Nick DeMarco

TURN TO CHANNEL 3: ‘Daytona USA’ on the Sega Saturn doesn’t hold up as well as its arcade legacy

TURN TO CHANNEL 3: ‘Daytona USA’ on the Sega Saturn doesn’t hold up as well as its arcade legacy
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For many years in the video game industry, the task for developers of arcade smash hits was to somehow take what stood proudly in its arcade cabinet, surrounded by eager players, and bring that same kind of excitement and gameplay to a home console. Sadly, most of the time, developers were unsuccessful, usually due to the limitations of home console hardware, but there were some who were successful, or at least gave players as close to an arcade-quality game as they could.

From time to time here on Turn to Channel 3, we are going to be looking at games on less than popular systems, as well as arcade classics and their debuts on home consoles. Today, we take a look at “Daytona USA,” an arcade racer that really could do no wrong in the arcades, but could the same be said for its outing on the Sega Saturn? With this in mind, fasten your seat belts, race fans! It’s time to start your engines for “Daytona USA!”

“Daytona USA” (Sega Saturn)


Yes, “Daytona USA” has all those sounds you’re used to from the arcade classic – the roar of the engines, the sound of screeching tires as you attempt to make it through hairpin turns – but I’m not sure, even after all this time, what Sega was going for with those tunes that play as you race by. It still sounds almost incoherent, like whoever was recording these was tone deaf to their vocals. I mean, if you’re into these quirky songs, that’s fine. I guess we all have acquired tastes, and if something like a washed-up Latin pop singer doing his Japanese karaoke debut is your slice of heaven, by all means enjoy, but I don’t think that’s what Sega was going for here.


There is no denying that for the time, the graphics presented in the arcade cabinet “Daytona USA” were among the most breathtaking things a gamer would see. However, for some reason, it almost feels like the graphics hardware on the Sega Saturn can’t keep up with the demands this game imposes on it, as a lot of things you speed by are almost materializing before your very eyes! That’s just a little kooky for my tastes.

In addition, in comparison to other popular racers of the time, namely “Ridge Racer,” the graphics here on the Saturn feel kind of clunky in retrospect. There is no denying the effort put in by developers, but it almost feels like Sega tried to cram an entire arcade cabinet into a single disc, which literally and figuratively speaking is an insane task to try. Kudos to their attempt, but the Saturn is just too limited for something this vast, which is shocking considering this is originally a Sega arcade game.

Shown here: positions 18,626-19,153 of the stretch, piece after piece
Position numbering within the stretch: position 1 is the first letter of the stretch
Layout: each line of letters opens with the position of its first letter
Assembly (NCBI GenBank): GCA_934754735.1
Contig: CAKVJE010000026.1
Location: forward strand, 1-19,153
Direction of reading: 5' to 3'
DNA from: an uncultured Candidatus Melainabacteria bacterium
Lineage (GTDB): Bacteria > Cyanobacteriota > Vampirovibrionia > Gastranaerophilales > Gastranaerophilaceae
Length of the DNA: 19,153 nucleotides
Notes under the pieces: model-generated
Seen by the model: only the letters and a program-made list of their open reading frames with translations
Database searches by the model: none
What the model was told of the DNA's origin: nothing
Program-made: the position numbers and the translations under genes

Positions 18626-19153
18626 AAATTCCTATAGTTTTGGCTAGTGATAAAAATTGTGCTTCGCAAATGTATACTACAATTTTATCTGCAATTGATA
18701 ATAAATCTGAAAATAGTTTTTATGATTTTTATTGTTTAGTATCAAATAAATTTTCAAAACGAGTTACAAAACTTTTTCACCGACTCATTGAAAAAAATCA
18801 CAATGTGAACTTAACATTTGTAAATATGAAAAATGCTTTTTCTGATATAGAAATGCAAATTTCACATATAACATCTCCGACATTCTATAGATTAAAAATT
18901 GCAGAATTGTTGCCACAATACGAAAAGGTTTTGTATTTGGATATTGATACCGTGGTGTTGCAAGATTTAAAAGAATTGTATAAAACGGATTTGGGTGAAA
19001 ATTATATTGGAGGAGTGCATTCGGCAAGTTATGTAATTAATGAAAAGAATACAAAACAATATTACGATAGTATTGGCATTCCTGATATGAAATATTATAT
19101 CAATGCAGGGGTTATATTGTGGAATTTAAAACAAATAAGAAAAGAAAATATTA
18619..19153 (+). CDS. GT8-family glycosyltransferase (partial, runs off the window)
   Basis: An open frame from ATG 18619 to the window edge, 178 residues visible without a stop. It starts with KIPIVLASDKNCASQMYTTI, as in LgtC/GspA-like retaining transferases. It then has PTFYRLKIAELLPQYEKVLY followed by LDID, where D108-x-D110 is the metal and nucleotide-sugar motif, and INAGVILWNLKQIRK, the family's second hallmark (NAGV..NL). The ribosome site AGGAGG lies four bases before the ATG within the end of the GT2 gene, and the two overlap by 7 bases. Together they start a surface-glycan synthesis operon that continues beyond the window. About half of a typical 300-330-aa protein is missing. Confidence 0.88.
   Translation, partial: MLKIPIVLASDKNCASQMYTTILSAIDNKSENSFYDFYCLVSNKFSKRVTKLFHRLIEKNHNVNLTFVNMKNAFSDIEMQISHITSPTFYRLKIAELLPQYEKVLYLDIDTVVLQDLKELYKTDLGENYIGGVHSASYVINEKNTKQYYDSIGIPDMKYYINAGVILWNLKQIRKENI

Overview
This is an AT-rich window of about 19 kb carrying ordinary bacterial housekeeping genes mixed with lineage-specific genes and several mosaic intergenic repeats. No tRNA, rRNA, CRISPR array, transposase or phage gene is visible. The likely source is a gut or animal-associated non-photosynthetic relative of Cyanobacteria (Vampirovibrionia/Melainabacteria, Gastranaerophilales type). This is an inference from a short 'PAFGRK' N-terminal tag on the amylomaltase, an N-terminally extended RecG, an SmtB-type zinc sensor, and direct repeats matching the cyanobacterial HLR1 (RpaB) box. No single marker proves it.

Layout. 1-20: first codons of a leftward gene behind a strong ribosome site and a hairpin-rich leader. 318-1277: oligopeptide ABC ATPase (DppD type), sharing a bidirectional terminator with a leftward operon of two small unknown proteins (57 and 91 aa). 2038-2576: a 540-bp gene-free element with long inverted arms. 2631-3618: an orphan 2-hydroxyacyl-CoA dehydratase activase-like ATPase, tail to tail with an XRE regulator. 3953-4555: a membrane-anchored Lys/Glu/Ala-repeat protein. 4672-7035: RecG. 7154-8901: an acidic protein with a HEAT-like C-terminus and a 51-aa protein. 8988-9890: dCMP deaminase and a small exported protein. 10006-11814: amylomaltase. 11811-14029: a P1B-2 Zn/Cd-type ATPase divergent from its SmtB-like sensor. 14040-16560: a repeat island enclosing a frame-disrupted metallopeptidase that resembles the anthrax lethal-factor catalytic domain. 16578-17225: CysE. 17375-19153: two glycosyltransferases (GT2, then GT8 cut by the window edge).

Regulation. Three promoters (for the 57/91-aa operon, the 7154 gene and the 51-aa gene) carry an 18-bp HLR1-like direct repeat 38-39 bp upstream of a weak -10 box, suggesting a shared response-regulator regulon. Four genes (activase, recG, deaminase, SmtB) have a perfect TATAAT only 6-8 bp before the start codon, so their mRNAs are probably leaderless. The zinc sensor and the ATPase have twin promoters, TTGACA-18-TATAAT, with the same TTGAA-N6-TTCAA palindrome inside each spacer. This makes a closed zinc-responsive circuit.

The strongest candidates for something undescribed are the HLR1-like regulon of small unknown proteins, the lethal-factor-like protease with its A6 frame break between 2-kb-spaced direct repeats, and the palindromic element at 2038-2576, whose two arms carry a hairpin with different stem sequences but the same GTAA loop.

Despite its limitations, “Daytona USA” can still be a blast to play, but only in short bursts I would think. You don’t have much of a selection in car choice, and the steering is a bit questionable, as more often than not you will swear to the gaming gods you put your brake on early enough to prevent crashing into a wall, only for it to happen over and over and over again.

However, if you find yourself bored with these simple races, you can always input the galloping horse, which oddly seems to travel and sound at least somewhat like a racecar in certain aspects, and that’s always hilarious. Come on, admit it – there’s this sick side of you that enjoys the idea of trying to steer a horse like a race car in hopes it doesn’t hit a wall. What’s that? It’s only me? Oh well.


For better or for worse, “Daytona USA” was, for a lot of us, our introduction not only to arcade racers, but to the Sega Saturn itself. What Sega created on paper and what ended up in our hands are two entirely different things. To say “Daytona USA” is a serious arcade-style racer is like calling “Crash Bandicoot” the most dramatic and in-depth video game since “Grand Theft Auto III.”

What we have here is a quirky racer that was not intended to be looked at in a humorous manner, but because of this, it has almost attained this cult status of being so bad that it’s good. Like those movies we don’t want to admit we like, or the music we listened to in the ‘80s and ‘90s that is so cheesy we swear Hickory Farms could make some money from them, “Daytona USA” is a part of our gaming history, whether we choose to admit it or not.

Join me next month when we look at a game on the NES that, despite being beloved and highly sought-after, probably caused a lot of young gamers to learn their first curse word, or a lot of broken controllers and temper tantrums, if nothing else.

So stay warm, break out those snow blowers, and as always, game on!

Note: All ratings for Turn to Channel 3 are based on a scale of 1-10.

Tune in to NEPA Scene’s gaming column, Turn to Channel 3, every Tuesday for new perspectives on retro gaming as well as fresh twists on the classics.